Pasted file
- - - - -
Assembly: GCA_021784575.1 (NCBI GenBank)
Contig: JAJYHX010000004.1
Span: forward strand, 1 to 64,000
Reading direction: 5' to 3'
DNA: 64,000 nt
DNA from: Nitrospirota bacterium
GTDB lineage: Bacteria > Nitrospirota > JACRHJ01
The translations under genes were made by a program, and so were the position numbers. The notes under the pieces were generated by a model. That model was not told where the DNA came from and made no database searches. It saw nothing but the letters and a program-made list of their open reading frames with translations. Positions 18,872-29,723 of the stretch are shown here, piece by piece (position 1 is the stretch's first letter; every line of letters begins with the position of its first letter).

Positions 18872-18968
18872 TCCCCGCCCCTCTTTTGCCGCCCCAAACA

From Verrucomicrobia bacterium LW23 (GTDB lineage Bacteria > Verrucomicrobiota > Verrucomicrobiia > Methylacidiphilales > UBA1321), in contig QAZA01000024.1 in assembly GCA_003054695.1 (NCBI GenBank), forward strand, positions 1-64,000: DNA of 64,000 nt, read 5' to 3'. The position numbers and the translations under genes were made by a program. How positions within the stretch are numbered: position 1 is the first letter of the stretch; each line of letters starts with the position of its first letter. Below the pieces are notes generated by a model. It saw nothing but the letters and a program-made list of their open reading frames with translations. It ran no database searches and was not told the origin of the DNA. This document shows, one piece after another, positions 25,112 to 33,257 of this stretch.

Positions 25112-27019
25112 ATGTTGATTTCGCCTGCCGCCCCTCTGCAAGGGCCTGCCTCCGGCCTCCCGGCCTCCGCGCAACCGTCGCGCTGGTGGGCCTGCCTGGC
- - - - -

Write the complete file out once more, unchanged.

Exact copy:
Assembly: GCA_021784575.1 (NCBI GenBank)
Contig: JAJYHX010000004.1
Span: forward strand, 1 to 64,000
Reading direction: 5' to 3'
DNA: 64,000 nt
DNA from: Nitrospirota bacterium
GTDB lineage: Bacteria > Nitrospirota > JACRHJ01
The translations under genes were made by a program, and so were the position numbers. The notes under the pieces were generated by a model. That model was not told where the DNA came from and made no database searches. It saw nothing but the letters and a program-made list of their open reading frames with translations. Positions 18,872-29,723 of the stretch are shown here, piece by piece (position 1 is the stretch's first letter; every line of letters begins with the position of its first letter).

Positions 18872-18968
18872 TCCCCGCCCCTCTTTTGCCGCCCCAAACA

From Verrucomicrobia bacterium LW23 (GTDB lineage Bacteria > Verrucomicrobiota > Verrucomicrobiia > Methylacidiphilales > UBA1321), in contig QAZA01000024.1 in assembly GCA_003054695.1 (NCBI GenBank), forward strand, positions 1-64,000: DNA of 64,000 nt, read 5' to 3'. The position numbers and the translations under genes were made by a program. How positions within the stretch are numbered: position 1 is the first letter of the stretch; each line of letters starts with the position of its first letter. Below the pieces are notes generated by a model. It saw nothing but the letters and a program-made list of their open reading frames with translations. It ran no database searches and was not told the origin of the DNA. This document shows, one piece after another, positions 25,112 to 33,257 of this stretch.

Positions 25112-27019
25112 ATGTTGATTTCGCCTGCCGCCCCTCTGCAAGGGCCTGCCTCCGGCCTCCCGGCCTCCGCGCAACCGTCGCGCTGGTGGGCCTGCCTGGC